“Gov. Dannel P. Malloy appealed to the U.S. Department of Education on Friday to consider whether juniors in Connecticut really need to take a statewide standardized test in the same year that they have SATs, ACTs, AP exams and finals.

“Federal law requires states to test students from grades 3-8 and again in 10th grade. But the new high school test for the Common Core standards is given to 11th graders, with the thinking it yields better data on student learning. This was the first year the test was given to juniors, causing an uproar from some parents.

“I am eager to explore solutions for the students who may be our most overtested: our 11th graders,” Malloy said in the letter to the U.S. Education Department.”

You can’t blame New York parents for feeling baffled and angry at state education officials.

From 2006-2010, the state told them that their children were making incredible gains on the state tests.

Many people thought that the gains were so high that it couldn’t be true.

So state education officials brought in Professor Daniel Koretz of Harvard and Professor Jennifer Jennings of New York University to review the tests and the scores. They reported that the tests had become too predictable, that too few standards were tested, and that the results were inflated. So in 2010, scores dropped across the state as the scores were adjusted.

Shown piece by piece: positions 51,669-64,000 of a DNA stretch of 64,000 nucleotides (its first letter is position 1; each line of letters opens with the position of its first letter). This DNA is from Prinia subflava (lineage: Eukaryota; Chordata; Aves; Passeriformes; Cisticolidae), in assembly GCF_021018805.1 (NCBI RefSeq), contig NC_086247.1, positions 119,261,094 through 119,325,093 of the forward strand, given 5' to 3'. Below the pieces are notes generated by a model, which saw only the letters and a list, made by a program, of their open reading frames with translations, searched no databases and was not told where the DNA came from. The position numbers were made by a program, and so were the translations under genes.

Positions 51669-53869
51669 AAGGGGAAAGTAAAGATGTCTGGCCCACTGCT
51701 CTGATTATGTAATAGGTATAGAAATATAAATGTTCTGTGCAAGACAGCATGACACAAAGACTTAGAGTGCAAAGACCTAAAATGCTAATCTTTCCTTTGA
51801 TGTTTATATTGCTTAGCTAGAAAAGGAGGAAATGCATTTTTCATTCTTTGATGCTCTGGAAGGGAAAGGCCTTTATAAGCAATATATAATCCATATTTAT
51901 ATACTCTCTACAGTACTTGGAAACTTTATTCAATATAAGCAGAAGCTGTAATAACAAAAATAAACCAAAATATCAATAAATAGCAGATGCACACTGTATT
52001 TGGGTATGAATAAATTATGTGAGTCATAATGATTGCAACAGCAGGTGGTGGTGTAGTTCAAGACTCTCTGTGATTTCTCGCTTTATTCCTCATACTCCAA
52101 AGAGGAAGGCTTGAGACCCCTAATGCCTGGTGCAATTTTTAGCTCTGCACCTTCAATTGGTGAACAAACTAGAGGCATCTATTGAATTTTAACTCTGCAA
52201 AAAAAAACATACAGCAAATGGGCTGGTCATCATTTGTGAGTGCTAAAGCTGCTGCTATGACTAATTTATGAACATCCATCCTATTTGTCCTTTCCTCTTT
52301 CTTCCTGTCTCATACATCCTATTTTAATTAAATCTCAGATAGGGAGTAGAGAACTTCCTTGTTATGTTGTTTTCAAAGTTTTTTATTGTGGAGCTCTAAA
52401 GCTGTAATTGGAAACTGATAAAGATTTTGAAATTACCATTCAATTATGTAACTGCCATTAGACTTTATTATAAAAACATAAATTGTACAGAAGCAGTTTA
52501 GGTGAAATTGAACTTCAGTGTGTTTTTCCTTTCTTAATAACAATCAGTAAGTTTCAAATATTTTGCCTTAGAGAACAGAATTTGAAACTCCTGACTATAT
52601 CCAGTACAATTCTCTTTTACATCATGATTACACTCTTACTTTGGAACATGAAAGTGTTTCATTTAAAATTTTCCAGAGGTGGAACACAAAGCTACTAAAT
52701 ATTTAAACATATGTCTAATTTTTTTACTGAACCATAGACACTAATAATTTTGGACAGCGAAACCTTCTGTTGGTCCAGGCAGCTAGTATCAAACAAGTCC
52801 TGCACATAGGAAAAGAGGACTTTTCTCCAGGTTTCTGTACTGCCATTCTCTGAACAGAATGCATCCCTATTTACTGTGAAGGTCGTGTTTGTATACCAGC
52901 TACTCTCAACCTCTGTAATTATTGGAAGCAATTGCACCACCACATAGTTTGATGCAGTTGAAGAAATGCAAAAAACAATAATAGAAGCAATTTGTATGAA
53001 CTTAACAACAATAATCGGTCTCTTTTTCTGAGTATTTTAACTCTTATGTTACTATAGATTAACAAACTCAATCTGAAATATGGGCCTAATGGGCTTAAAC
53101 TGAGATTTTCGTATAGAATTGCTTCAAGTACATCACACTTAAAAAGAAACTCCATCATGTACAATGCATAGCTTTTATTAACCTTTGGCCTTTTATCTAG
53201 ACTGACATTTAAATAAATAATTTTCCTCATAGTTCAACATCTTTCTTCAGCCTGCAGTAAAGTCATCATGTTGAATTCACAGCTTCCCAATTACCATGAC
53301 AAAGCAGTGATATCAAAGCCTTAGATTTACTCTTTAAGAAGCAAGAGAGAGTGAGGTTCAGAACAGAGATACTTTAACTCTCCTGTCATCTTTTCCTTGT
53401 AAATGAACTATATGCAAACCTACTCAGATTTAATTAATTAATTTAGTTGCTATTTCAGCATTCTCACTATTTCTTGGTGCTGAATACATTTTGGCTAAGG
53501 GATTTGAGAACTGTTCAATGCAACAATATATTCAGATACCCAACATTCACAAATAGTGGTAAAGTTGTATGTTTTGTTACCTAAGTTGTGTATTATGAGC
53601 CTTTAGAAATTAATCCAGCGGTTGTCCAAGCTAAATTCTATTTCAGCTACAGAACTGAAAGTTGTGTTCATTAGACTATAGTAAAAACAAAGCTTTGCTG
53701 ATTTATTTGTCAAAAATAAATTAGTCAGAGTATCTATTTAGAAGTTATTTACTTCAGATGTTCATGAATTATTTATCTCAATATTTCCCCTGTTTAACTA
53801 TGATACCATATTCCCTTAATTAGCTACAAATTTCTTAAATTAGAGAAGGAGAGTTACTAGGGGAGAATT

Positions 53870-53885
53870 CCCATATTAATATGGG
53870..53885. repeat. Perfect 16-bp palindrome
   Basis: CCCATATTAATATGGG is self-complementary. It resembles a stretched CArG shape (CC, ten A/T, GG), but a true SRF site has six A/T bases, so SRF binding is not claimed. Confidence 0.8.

Then came the switch to Common Core, and the scores across the state collapsed in 2013. Two-thirds of all students “failed” to reach what the state called proficiency. Parents were furious, especially in districts where the graduation rate was well over 90%, and most students were accepted at good colleges. How did their children go from success to failure in such a short time? How could their children be both college-bound yet not, in the state’s telling, “college ready.”

Well, the main reason scores collapsed was that the state education department insisted on aligning New York’s “proficiency” mark with that of the federal NAEP. This was a huge error. NAEP proficiency is a mark of “solid academic achievement.” It is not a grade-level mark; it is not a passing mark. Typically, only 35-40% of students in every state reach NAEP proficient. In my seven years on the governing board of NAEP, I considered it to be akin to an A or a B+. The only state where as many as 50% of students achieve NAEP proficient is Massachusetts.